As a Product Manager, the ultimate responsibility for the product’s launch and success rests on your shoulders. You need to collaborate with various departments, such as design and engineering, to get the job done. For this, you need to inculcate a number of skills that will help you understand your product better and manage it in an efficient manner.
“You are kind of the mini-CEO – with all of the responsibility…but without any of the authority.”
– Josh Elman, Partner at Greylock, former Product Manager at Twitter, Facebook, and LinkedIn.
Here are the most important Hard Skills you need as a Product Manager:
1. User experience design
A knowledge of user experience design (UX), ensures you to visualise a unique and usable product that fulfills expectations of a user. While designing this product a Product Manager must specifically set user context and understand user expectations.
An understanding of the technical aspects of your product will enable you to leverage technology to solve any problem that may arise. In short, while leveraging technology to solve problems as a Product Manager, you must also build technical expertise along the way. This will ensure clarity of communication with the engineers working on the product, which infuses synergies with them and also helps you earn their respect.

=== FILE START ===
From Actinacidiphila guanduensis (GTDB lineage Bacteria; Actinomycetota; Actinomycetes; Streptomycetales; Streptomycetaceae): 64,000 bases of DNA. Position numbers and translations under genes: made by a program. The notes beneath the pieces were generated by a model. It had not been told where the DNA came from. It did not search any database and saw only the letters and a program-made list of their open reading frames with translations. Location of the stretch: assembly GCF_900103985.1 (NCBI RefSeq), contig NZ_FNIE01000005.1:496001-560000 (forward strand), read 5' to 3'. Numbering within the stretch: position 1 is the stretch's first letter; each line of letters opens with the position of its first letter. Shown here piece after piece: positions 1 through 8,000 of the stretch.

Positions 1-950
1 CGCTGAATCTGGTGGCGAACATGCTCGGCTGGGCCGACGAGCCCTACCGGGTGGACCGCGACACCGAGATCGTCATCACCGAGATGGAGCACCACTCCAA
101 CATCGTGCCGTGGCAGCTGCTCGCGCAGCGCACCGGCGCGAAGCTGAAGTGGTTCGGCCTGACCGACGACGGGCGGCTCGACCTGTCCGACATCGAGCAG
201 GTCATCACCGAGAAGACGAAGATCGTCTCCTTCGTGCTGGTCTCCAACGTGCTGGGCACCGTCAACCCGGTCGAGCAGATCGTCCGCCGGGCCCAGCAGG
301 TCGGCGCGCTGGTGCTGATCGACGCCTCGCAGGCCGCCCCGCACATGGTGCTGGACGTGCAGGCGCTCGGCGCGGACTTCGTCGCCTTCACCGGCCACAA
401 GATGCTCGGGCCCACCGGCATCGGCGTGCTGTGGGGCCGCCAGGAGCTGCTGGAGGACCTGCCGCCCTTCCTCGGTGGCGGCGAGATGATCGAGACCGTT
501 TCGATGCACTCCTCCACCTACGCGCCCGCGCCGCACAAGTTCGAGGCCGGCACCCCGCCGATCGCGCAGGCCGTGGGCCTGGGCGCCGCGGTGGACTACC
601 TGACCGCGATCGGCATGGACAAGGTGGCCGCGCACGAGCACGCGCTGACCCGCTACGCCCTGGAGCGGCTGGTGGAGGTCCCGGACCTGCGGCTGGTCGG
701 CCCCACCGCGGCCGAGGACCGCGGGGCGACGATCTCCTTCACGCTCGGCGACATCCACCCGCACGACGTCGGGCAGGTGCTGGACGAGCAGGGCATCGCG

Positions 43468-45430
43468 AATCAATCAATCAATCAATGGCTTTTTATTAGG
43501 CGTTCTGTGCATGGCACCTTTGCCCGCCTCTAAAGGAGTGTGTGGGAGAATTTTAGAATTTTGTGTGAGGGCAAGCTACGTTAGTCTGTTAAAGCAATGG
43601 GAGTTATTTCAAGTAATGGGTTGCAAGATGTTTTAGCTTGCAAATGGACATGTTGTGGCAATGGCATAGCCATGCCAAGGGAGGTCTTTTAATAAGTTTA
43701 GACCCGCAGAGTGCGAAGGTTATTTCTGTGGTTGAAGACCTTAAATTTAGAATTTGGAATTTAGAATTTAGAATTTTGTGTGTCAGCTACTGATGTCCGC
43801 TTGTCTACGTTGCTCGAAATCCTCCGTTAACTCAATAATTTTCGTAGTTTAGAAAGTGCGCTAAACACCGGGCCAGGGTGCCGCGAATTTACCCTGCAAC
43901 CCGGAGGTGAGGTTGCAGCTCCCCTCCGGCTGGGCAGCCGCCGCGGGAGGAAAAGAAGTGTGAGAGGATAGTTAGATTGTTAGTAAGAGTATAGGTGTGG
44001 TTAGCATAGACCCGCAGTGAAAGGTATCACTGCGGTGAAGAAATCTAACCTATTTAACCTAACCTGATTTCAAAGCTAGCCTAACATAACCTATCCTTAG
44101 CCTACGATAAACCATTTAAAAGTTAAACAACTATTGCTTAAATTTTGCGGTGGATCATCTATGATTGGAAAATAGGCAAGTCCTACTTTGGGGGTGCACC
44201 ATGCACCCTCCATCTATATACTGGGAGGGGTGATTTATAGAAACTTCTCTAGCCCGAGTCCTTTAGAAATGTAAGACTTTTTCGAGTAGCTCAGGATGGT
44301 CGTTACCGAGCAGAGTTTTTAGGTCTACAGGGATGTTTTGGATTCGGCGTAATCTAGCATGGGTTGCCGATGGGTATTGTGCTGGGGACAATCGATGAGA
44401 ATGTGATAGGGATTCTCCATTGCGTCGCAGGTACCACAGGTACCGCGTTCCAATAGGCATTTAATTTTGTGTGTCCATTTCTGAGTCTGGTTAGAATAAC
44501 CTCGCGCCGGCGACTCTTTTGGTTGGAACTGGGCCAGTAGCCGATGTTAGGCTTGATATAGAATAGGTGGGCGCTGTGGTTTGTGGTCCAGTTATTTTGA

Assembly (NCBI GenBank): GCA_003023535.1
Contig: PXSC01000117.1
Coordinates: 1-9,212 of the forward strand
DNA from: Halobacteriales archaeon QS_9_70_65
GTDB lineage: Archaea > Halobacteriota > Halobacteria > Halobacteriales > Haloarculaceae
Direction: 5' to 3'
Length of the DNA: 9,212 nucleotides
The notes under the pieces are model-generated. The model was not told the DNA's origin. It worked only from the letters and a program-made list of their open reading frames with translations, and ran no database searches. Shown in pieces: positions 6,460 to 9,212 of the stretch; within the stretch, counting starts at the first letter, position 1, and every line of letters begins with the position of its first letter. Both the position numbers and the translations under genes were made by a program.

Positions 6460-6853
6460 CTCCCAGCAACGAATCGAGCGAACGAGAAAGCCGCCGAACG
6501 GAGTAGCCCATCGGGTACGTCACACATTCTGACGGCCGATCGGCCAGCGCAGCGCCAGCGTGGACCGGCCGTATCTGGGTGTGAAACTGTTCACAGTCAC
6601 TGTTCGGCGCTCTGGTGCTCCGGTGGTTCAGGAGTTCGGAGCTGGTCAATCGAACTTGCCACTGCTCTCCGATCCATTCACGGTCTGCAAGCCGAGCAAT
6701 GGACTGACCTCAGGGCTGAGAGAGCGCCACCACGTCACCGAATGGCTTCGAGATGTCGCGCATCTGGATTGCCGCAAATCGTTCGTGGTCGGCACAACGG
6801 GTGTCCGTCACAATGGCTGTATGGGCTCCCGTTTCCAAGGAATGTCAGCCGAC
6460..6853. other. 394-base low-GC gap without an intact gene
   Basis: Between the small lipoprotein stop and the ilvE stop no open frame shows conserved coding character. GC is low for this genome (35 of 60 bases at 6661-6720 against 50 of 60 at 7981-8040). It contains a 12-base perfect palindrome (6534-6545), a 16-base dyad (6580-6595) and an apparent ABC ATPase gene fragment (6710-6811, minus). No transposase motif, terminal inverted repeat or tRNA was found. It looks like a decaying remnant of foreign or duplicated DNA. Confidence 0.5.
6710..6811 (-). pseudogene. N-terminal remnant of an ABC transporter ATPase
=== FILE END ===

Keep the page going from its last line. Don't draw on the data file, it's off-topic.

If you come from a tech background already, just remember that you are now a Product Manager and too much interference in the tech team’s work may not go down well.
“As a Product Manager, if you don’t understand tech, you won’t be able to relate to a path that can take you forward. You will have to rely on secondary knowledge only.”
– Akshay Rajwade, Chief Product Officer, Nearbuy.
3. Data understanding
If your company doesn’t rely on data, you need to introduce a data-driven culture. Data can help you understand many aspects of your product’s performance as well as validate any instincts you may have in this regard.
A coherent understanding of data can help you to monitor:
(i) Metrics around product usage by consumers.
(ii) Hits and misses.
(iii) Stages where consumers tend to fall off or drop-off points, during the usage of the product.
(iv) Your instincts as a Product Manager.
“If you want to be a Data Analytics Product Manager for instance, and then if you don’t have domain knowledge, it can get very difficult.”
– Ashwin Venkatraman, Chief Product Officer, Furlenco.
4. Business sense
You need to mainly decide where to invest two things – your team’s time and resources. Accordingly, you need to build a product roadmap thereafter that leads to success and profitability.
Product Managers are multi-skilled animals. They need to master skills related to data, technology, business, design, etc. But how can one individual know so many things? Well, who said it was easy to make a career out of Product Management? But you can always start somewhere.
Along with the hard skills, you will also need to work very hard to foster in yourself a number of soft skills.
These hard skills will help you manage all the teams well and work on forming logical, consistent frameworks for building your product.